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Society and Globalisation
The slum is not only a manifestation of mismanaged urban planning in the
countries of the South. The existence of slums worldwide is also a sign that
the slum is a crucial element of contemporary urbanisation. This article
will attempt to define this phenomenon and understand its causes. Adequate
policy responses are then suggested. Without finding appropriate solutions
to the housing problems of a majority of urban dwellers, public and private
decision makers will not be able to meet the challenges of sustainable
Le bidonville n’est pas seulement la manifestation d’une planification
urbaine mal ge´re´e dans les pays du Sud. Sa pre´sence au plan mondial est
e´galement le signe que le bidonville repre´sente une composante cruciale du
phe´nome`ne contemporain d’urbanisation. L’article cherchera a` de´finir ce
phe´nome`ne et a` en comprendre les causes, de manie`re a` sugge´rer des
re´ponses ade´quates. Sans trouver de solutions a` l’habitat de la majorite´ des
citadins, les de´cideurs publics et prive´s ne seront pas en mesure de faire
face aux enjeux du de´veloppement durable.
The urban environment is highly complex. In the past, public policies have aimed at
eradicating slums, without taking into account the potential of their inhabitants to
resolve the very problems that slums reputedly generate. Especially in the
contemporary era of globalisation, it is important to stress the resources that slums
can offer the ‘chaotic’ city. This requires a reassessment of views on urbanisation.
Sustainable urban development will only be possible if we concentrate on solving
the problems of the majority of urban populations in ways that make use of their own
creativity and involve them in decision-making.
According to a whole range of material, natural and socio-economic indicators
on developing countries, spatial and demographic urban growth is characterised by
the deterioration of physical, economic and social living conditions for a large and
Jean-Claude Bolay is Dr in Political Sciences, Professor and Director of Cooperation and Vice-President
for International Affairs, Swiss Federal Institute of Technology, Lausanne. Email: jean-claude.bolay@
The European Journal of Development Research, Vol.18, No.2, June 2006, pp.284–298
ISSN 0957-8811 print/ISSN 1743-9728 online
DOI: 10.1080/09578810600709492 q 2006 Taylor & Francis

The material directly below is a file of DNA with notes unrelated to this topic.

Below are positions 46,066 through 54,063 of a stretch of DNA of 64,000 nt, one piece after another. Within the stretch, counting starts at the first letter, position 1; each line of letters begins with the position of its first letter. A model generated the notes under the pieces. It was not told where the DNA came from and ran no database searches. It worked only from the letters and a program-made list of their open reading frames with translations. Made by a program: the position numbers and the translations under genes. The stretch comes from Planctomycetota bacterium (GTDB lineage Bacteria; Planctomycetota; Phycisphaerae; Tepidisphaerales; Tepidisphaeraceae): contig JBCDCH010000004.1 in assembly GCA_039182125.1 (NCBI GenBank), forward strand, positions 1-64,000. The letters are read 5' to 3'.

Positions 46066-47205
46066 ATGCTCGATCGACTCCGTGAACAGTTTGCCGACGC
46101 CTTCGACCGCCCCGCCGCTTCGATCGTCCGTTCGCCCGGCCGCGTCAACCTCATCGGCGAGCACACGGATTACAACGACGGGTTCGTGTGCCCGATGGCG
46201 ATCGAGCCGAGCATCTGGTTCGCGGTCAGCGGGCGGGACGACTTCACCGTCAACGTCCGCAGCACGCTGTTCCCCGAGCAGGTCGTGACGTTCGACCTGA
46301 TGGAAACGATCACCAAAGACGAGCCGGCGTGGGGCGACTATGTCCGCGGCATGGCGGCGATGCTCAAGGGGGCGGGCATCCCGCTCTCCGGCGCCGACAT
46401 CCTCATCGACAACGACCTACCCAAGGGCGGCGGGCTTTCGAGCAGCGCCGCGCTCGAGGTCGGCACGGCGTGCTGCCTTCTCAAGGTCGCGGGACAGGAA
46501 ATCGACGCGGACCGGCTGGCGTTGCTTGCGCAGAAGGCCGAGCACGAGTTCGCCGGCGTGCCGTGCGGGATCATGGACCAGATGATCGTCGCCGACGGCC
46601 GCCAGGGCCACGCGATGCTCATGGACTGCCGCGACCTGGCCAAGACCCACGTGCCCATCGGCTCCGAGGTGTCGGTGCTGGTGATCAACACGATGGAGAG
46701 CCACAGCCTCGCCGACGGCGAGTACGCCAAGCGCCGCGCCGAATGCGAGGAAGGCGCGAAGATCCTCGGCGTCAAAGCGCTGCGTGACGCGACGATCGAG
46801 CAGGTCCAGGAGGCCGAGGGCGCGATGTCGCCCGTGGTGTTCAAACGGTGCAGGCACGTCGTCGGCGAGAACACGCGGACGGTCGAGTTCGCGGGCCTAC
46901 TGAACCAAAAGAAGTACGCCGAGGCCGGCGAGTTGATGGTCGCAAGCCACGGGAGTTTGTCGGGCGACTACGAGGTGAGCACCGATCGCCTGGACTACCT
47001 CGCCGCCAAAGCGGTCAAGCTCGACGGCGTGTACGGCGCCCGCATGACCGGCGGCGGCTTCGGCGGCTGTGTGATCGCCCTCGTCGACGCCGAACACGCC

Attempts have been made to eliminate slums but they have almost universally failed because they do not question the urban model that generates the slum in the first place. a future consisting mainly of better provision of water and sanitary services. although the policies and plans of governments and international organisations may reflect a true commitment to solving the problems of the poor in urban areas. evaluating the available resources (human. Based on previous research carried out by the author and colleagues. It is argued that there is a need to reconsider certain established approaches:1 . it has tended to exacerbate corruption.SLUMS AND URBAN DEVELOPMENT 285 increasing part of the urban population. SLUMS AND URBANISATION: UNIVERSAL AND SPECIFIC ASPECTS The extension of slums in developing countries is a product of 20th. they are often ill-advised or wrongly conceived. In this context. the result of such policies has been the impoverishment of poorer sections of the population. technical. and there is an apparent incapacity to go beyond orthodox planning and management approaches. economic. This is in spite of the widespread acknowledgement that resolving the ‘urban problem’ in the developing countries is crucial. In a context of globalisation and of economic and political liberalisation. in its role as facilitator the state offers services and acts as a coordinator of policies and actions in the urban sphere. technological and local approach which posits a ‘radiant future’ for every poor city neighbourhood in the Third World. as well as the need to define sustainable solutions which promote the wellbeing of the majority of urban dwellers. and. On the other hand. At worst. and has forced the poor to become micro-entrepreneurs and become responsible for their own livelihoods. national and international policies have steadily evolved from repressive approaches aiming to eradicate slums and control the ‘undesirable dwellers’ (migrants and other social ‘undesirables’) to an assimilating view of the urban populations. . financial. In our own analysis of these causes. However desirable some aspects of this transition may be. The innovative solutions proposed are too often unsustainable. collective infrastructure and services. this article provides some indications as to how to overcome this impasse. this article highlights the contradictions between housing-related practices. however. . On the one hand. local. social. we suggest a three-track approach that requires taking into account citizens’ demands and needs.and 21stcentury urban growth and represents the very essence of the Third World city. At best this strategy has resulted in improved legislation. the explosive growth of the number and size of cities. organisational). and ever more complex and costly problems that need to be addressed. it means that the majority of the urban poor are still living in highly vulnerable circumstances. Against this backdrop. a more realistic approach that accepts that. there is an exclusively sectoral. social mechanisms and public policies. From this stance.